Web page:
As I mentioned in my last post, I had finished my main job of caring for adults with special needs. I still have my other jobs and producing the indie feature MY APOCALYPTIC THANKSGIVING (MAT.) Here’s a LARGE victory with MAT: We’ve reached 551 views of our full trailer in about three weeks! We just feel so incredibly blessed that there is such a response to a movie featuring a guy with special needs and a campy zombie obsession.
So… I’ll address the elephant in the room of my terrible picture and curious title. It’s to admit that I’ve plateaued with my writing. (My writing that hill in the background.) Ugh. How the hell did I get here? It’s actually very simple: I’ve spent years “chasing the page.” Right. But what does that mean to anyone besides Holly? Maybe this is clear except explain mine to be sure. Here’s also a link to my Dog Theory post since we all can have such different meanings to the same words.
I digressed on this idea with voluminous paragraphs going into great detail on the steps that I’ve taken in my quest for the “perfect page.” But I won’t torment you all like I have done myself. So… Here’s a summary: I read numerous scriptwriting books, taken classes ranging from one day to an entire Master of Fine Arts, read tons of scripts (I read 100+ in 2021 alone), judged in writing contests, and written hundreds of writing pieces in various forms.
People say that you’re not supposed to admit to the number of projects if you haven’t “sold” anything. There’s a difference between selling stuff (I’ve done this plenty) and getting stuff made. I’m sure that many can relate. My thoughts on this idea about keeping my project numbers secret? Folks advocating this don’t understand writing in that it’s something that you continually work at because it’s ever-evolving. I drive myself crazy with constant new ideas and/or building on my existing ones for I write every single day even if it’s just five minutes. It’s not perfect except that’s how I can manage it with my life.
But I’ve been so damn hung up on writing the “perfect” page. It’s also driven me bonkers except it’s the reason that I plateaued. Hmmm… A great example is my directorial debut. I had many rounds of feedback and rewriting until I felt that it overall worked on the page. As my actors rehearsed, I felt that my words “worked” for the purpose of my story.
And then during production… We shot my big dialogue scene. I felt a pit grow in my stomach because I recognized that scene was far too long. My first round of editing reinforced this because I cut the scene in a way that gave equal weight to my two main characters. This caused the scene to “feel” even longer because there wasn’t space for reactions with looks, breaths, movement, etc.
Why are reactions important? People respond with more than just words in real life. I then recut my scene to have room for reactions and more breathing time. The outcome? It “felt” shorter despite the longer run time than my first cut. As I have the short in the festival circuit, I won’t post the different cuts here. But I will do that with another project soon where I will go more in-depth about all of that.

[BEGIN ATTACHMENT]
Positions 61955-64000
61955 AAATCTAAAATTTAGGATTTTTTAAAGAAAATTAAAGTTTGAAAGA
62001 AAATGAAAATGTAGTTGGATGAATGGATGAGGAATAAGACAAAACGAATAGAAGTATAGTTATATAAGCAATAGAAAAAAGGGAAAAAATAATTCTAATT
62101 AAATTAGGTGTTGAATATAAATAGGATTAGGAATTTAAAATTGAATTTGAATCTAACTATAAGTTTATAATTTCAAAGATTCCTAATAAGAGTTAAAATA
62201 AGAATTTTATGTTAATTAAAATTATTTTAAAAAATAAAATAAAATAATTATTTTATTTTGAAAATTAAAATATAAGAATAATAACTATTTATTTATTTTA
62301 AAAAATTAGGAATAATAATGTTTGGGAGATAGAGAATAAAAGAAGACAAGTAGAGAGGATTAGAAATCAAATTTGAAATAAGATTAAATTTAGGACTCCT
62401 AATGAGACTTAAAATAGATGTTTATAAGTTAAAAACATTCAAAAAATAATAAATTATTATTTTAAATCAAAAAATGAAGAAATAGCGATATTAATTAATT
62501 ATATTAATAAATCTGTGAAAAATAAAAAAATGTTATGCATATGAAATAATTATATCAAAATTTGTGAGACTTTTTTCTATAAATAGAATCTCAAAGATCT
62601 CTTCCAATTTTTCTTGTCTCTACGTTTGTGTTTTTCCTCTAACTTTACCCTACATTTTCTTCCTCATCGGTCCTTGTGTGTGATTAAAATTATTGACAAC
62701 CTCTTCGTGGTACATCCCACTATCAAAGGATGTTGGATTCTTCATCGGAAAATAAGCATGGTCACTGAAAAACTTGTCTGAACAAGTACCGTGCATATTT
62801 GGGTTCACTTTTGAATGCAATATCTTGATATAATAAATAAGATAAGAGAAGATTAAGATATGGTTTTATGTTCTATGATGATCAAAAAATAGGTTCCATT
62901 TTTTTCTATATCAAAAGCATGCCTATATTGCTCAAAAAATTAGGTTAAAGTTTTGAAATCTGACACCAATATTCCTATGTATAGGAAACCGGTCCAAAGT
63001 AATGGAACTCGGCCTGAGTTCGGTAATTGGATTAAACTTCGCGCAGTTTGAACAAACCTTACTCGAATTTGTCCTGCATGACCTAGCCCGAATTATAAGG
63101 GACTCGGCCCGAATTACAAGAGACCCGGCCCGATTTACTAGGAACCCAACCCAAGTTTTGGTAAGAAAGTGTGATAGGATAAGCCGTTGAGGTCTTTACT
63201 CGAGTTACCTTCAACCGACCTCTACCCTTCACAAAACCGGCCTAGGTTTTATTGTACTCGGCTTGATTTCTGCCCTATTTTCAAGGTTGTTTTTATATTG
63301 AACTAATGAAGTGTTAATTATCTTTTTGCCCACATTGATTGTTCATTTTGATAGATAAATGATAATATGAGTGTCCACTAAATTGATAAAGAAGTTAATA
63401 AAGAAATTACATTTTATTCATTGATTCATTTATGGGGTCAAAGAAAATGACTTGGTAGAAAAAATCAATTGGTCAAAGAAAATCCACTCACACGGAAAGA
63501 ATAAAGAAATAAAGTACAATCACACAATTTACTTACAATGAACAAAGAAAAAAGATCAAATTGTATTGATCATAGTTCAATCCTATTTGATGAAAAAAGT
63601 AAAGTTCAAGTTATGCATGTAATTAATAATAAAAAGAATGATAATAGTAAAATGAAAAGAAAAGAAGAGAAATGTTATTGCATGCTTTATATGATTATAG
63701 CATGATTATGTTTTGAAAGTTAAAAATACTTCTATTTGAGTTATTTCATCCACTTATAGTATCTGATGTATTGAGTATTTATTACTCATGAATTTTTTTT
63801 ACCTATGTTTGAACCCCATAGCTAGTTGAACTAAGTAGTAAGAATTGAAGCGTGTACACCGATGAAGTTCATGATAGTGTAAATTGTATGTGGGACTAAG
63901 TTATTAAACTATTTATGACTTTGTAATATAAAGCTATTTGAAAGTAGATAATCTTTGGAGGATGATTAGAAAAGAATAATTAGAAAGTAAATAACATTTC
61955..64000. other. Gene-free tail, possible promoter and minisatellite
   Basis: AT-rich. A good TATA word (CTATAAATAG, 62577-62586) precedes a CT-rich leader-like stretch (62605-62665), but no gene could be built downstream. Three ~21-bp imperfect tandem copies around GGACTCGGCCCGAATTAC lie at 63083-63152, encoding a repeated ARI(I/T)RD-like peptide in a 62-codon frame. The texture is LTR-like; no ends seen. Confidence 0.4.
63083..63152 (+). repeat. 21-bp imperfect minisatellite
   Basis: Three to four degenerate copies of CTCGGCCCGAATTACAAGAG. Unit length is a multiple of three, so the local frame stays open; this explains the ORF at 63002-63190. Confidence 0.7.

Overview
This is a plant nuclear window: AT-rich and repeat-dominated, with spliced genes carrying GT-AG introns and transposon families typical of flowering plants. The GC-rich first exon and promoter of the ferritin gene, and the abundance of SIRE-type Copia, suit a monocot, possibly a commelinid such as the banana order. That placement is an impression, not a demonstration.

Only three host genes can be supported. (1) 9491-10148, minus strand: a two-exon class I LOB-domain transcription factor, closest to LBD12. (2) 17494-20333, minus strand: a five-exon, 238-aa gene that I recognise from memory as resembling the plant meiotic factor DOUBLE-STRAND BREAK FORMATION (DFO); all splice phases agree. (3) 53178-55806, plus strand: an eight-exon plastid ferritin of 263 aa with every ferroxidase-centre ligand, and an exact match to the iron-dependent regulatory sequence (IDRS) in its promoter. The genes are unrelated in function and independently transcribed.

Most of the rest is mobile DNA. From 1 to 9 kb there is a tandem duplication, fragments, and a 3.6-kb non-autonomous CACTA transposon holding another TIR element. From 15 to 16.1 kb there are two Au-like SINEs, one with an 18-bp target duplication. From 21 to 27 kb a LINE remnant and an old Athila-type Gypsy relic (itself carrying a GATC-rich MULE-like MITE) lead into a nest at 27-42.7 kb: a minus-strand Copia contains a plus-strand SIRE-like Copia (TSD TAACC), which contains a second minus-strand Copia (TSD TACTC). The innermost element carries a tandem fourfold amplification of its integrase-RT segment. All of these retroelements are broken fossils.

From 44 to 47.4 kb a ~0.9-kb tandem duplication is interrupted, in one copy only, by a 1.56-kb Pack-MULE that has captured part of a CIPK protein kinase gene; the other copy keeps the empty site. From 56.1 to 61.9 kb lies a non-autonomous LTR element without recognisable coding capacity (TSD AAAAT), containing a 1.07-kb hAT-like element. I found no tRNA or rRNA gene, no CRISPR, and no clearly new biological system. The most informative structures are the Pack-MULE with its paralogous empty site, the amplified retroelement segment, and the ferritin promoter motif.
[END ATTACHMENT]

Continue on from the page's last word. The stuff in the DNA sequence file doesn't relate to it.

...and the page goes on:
My solution to all of this? Those shorts that I’ve been writing about in my posts. They’ll give me the chance to see how my words translate in production. My quest will no longer be just about the page for I’m moving onto the next step: See how my words translate in production and the final product. I bought my own camera, sound equipment, and lights. I’m also learning to edit in iMovie, Final Cut, Premiere Pro and soon with Avid. Here’s a link to my Vimeo page where you can see my editing attempts. I’ll also be doing a deep dive into After Effects and eventually Resolve.
None of my equipment is top of the line. Some of it is used. It’s all “good enough” to help me understand the process. The other aspect to it is that none of it was uber expensive. I’ll also write about my other steps in the coming weeks. If you feel that you’ve plateaued, I also suggest seeing what your writing looks like in production. I took the steps of getting the bigger equipment except most cell phones have their own cameras. Entire movies have been shot on cell phones. Both Resolve and Avid have a free version of their products. This is if you want to dig in deeper.
If you want to warm up to the idea of comparing pages to a finished product, I suggest a variation on my exercise of 61 pilots in 61 days. I ended up doing the 61 pilots in 63 days. It could let you know that even professionals don’t translate every single word on the page into the finished product.
You’re welcome to reach out at hollysorianoblog at gmail.com if you have any questions or want to explore this further.
2 thoughts on “Creative Plateau…”
Interesting info, I worked for a TV station so I could see how a camera handled my commercial scripts
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Absolutely! You inspired me.